Pictured above: Shadow Complex Remastered
This week was a bit light on new releases that really caught my attention, and consisted mostly of the usual barrage of fairly mundane puzzle-platformers, retro-inspired torture platformers, mobile ports, and VR tech demo/mini-games. Many of them looked okay, just not something that really jumped out at me. That isn't to say this week was completely without interesting releases, however. The Xbox Live Arcade classic Shadow Complex finally made it to Steam, and it's a great buy if you never owned a 360. Beyond that, I did manage to find six games that look like they may be worth checking out. I can't confirm how good any of these are personally, but most of them have a decent number of positive Steam reviews to browse through.
Pitfall Planet is an adorable local co-op puzzle game that looks perfect for those of you wanting a game to play with a sibling or significant other. The players control a pair of mining robots after their ship crash lands on a forgotten mining colony. Players must work together to solve various environmental and physics puzzles to find all the raw materials necessary to repair their ship and leave. There's a bit of trolling shenanigans to be had as well, like the ability to screw over your partner by throwing them into lava or off a cliff. Be aware that this game is strictly local co-op only, and has no single player mode to speak of.
Another intriguing puzzle game that released this week is Glitchspace. What sets Glitchspace apart from your average first-person Portal-like puzzle game is that the puzzles involve reprogramming the world around you with a visual editing program. This allows you to create geometry or otherwise manipulate the size and position of various parts of the environment to reach new areas and solve puzzles. You'll even learn some basic programming concepts in the process. Glitchspace supports VR headsets as well, though you don't need one to play it.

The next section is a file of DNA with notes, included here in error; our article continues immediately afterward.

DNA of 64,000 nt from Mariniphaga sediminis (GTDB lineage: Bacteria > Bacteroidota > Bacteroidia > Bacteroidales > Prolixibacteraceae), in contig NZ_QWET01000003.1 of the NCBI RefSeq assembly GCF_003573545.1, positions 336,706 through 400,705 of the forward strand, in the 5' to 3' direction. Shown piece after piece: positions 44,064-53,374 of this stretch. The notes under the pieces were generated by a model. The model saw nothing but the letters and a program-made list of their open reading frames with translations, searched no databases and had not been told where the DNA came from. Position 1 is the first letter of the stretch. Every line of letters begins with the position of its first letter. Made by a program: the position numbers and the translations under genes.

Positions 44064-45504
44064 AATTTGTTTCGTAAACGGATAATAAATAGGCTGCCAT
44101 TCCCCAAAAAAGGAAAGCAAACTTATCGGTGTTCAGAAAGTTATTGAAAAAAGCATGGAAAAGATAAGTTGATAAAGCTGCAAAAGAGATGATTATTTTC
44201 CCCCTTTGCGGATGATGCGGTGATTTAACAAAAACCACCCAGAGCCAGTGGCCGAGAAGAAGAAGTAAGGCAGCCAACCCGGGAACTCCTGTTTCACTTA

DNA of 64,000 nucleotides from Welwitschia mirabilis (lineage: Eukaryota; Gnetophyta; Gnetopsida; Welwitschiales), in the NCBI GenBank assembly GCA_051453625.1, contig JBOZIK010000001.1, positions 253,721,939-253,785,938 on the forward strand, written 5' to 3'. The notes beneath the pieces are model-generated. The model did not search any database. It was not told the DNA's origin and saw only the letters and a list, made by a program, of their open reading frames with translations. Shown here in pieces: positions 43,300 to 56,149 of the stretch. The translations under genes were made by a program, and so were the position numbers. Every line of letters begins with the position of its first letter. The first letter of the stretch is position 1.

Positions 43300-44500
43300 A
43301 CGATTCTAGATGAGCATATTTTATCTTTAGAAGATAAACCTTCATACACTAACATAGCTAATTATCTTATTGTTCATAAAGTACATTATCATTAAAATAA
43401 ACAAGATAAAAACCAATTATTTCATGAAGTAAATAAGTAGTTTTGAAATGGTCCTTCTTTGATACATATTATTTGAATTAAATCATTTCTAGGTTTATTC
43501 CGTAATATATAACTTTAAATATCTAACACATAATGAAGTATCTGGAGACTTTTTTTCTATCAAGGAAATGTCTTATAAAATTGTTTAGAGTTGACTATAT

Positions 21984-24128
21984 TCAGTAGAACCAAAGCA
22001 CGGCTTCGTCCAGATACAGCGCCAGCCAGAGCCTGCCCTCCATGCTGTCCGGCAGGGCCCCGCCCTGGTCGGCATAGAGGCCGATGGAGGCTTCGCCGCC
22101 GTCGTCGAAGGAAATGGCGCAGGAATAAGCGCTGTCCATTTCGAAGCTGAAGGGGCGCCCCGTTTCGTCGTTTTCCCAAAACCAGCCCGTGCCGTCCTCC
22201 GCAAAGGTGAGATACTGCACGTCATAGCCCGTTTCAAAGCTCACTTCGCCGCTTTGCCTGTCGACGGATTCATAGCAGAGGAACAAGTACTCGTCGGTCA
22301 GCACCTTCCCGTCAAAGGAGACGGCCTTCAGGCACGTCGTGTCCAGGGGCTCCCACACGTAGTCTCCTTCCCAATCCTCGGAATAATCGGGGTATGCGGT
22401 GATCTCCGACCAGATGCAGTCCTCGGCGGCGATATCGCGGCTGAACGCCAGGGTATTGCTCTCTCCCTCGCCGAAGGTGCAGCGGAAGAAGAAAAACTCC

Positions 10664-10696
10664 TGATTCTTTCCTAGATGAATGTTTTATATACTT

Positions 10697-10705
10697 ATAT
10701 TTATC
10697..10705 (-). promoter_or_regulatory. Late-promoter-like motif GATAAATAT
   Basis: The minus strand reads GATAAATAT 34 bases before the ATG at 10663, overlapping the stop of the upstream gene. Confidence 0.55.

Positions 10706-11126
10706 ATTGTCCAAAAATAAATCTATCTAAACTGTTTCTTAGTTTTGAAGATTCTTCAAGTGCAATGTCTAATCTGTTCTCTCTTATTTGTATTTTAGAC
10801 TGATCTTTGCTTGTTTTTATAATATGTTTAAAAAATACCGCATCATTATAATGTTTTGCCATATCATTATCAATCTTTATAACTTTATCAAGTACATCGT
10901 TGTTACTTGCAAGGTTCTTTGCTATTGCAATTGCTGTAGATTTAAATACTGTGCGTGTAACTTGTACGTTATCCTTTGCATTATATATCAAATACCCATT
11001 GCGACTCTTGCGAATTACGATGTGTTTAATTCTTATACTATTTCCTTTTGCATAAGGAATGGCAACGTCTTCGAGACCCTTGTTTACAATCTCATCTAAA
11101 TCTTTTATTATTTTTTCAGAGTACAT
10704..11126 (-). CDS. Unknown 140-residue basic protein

Kathy Rain is a new point n' click adventure game very much in the style of a Wadjet Eye title. It probably isn't a coincidence either, seeing as how the developers had a bit of help from them when making it. You play as the titular Kathy Rain, a journalism student investigating the mysterious circumstances surrounding the death of her grandfather. Soon her leads bring her in an unexpected direction as she uncovers a history of bizarre events in her hometown of Conwell Springs. You can also find the game on GOG.
Secrets of Deep Earth Shrine
The oddly titled Secrets of Deep Earth Shrine is an upgraded PC port of a mobile game called Caves n' Chasms. This strategy puzzle game reminds me a lot of Steamworld Digs and involves drilling ever deeper into a fully destructible underground cave. You don't have any direct means of killing enemies, and instead must plant traps or drill out boulders to squish unsuspecting foes. You occasionally must return to the surface to spend the resources and cash you acquire while mining to upgrade your various gadgets, allowing you to dig further into the cave. The game only has one review (a negative one) that is written in Russian, though the mobile version of the game was a bit more well-received. Still, with its cheap price and Steam's current refund policy it might be worth looking into.
Istrolid is a completely free strategy game about building ships from scratch and putting them to the test against similarly customized vessels. There are no set units in the game, with all your enemies being randomly assembled from the game's extensive list of parts and ship chassis. There is a single player campaign where you collect parts in an open galaxy, hoping to eventually amass an armada of warships to conquer the known universe. You can then take your custom creations online and test their abilities against other players in cooperative and competitive multiplayer modes.
Finally we come to Utopia 9, our obligatory top-down twin-stick shooter with light rogue-lite elements. All you wanted was a relaxing vacation on an exotic world, but unfortunately Utopian Travels sent you to a mutant-infested hellscape. One of the more interesting features of this shooter is that, when an enemy kills you, it steals your loot and becomes a mini-boss. If you're able to kill this boss then you can reclaim your lost items and abilities, making it a bit more forgiving than your typical rogue-inspired game. Utopia 9 also includes co-op, but it's local only.
That's all for this week. I return soon enough with more new game release highlights.
Frank is an aspiring game designer that currently writes for Indie Game Source and Bell of Lost Souls. You can follow him on Twitter @Frank_Gaming for updates on future articles and reviews.